By combining a deep optical imaging (I, z′) survey of 8 deg 2 in the Taurus star-forming region with data from the Two-Micron All-Sky Survey (2MASS) and follow-up spectroscopy, we have performed a search for low-mass Taurus members that is complete to 0.02 M⊙ for reddenings of Av ≲ 4. We report the discovery of nine new members with spectral types of M5.75-M9.5, corresponding to masses of 0.1-0.015 M⊙ by recent evolutionary models. The new M9.5 member is the least massive brown dwarf found to date in the Taurus star-forming region. We derive an initial mass function (IMF) for the fields surveyed in this work and in our previous studies, which encompass 54% of the known Taurus membership. We compare the Taurus IMF with a similarly derived one for the Trapezium Cluster and to mass functions for the M35 and Pleiades open clusters. While the IMFs in all of these regions flatten near ∼0.8 M⊙, the mass function in Taurus is more narrow and sharply peaked at this mass. Our survey indicates that Taurus has ∼2 × fewer brown dwarfs at 0.020.08 M ⊙ than the Trapezium. We discuss the implications of these results for theories of the IMF, and suggest that the lower frequency of brown dwarfs in Taurus relative to the Trapezium may result from the low-density star-forming environment, leading to larger minimum Jeans masses.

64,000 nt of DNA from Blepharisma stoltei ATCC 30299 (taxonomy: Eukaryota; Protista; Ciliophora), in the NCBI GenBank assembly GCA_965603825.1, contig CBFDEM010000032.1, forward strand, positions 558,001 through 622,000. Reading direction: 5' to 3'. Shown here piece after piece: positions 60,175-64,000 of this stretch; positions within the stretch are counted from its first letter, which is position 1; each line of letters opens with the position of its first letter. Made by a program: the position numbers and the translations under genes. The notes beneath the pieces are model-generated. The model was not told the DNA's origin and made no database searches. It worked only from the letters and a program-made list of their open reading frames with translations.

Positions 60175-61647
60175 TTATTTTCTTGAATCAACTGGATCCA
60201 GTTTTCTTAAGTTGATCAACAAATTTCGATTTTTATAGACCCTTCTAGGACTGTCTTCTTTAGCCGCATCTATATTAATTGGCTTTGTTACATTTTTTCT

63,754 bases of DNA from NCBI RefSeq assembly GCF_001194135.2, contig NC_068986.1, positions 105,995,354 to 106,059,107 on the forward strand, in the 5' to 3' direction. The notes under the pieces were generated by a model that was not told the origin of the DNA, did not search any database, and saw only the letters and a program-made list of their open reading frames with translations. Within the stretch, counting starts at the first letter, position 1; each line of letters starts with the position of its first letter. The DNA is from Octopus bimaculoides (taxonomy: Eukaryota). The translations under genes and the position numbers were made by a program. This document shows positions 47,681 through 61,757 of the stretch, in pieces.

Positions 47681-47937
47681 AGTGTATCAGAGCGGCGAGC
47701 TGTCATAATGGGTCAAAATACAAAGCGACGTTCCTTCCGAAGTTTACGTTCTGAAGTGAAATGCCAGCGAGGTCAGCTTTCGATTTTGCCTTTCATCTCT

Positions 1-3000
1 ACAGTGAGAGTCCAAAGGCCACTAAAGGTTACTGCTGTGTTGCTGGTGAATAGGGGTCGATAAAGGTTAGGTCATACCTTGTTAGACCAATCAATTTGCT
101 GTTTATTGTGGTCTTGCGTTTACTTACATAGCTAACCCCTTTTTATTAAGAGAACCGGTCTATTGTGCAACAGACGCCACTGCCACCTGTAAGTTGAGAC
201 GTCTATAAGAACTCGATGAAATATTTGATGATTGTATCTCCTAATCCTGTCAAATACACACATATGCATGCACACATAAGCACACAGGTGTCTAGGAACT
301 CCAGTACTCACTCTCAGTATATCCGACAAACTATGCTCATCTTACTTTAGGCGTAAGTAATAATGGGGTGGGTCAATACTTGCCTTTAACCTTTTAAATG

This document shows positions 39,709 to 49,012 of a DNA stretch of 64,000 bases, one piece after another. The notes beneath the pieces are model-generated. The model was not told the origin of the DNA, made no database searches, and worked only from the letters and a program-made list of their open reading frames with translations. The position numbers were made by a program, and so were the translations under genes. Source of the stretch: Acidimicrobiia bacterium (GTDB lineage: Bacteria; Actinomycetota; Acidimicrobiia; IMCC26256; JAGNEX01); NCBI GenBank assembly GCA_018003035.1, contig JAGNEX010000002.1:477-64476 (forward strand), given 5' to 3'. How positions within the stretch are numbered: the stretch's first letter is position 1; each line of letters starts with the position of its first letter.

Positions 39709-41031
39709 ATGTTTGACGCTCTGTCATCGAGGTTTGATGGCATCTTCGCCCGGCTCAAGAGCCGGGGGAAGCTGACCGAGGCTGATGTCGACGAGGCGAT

All Science Journal Classification (ASJC) codes
- Astronomy and Astrophysics
- Space and Planetary Science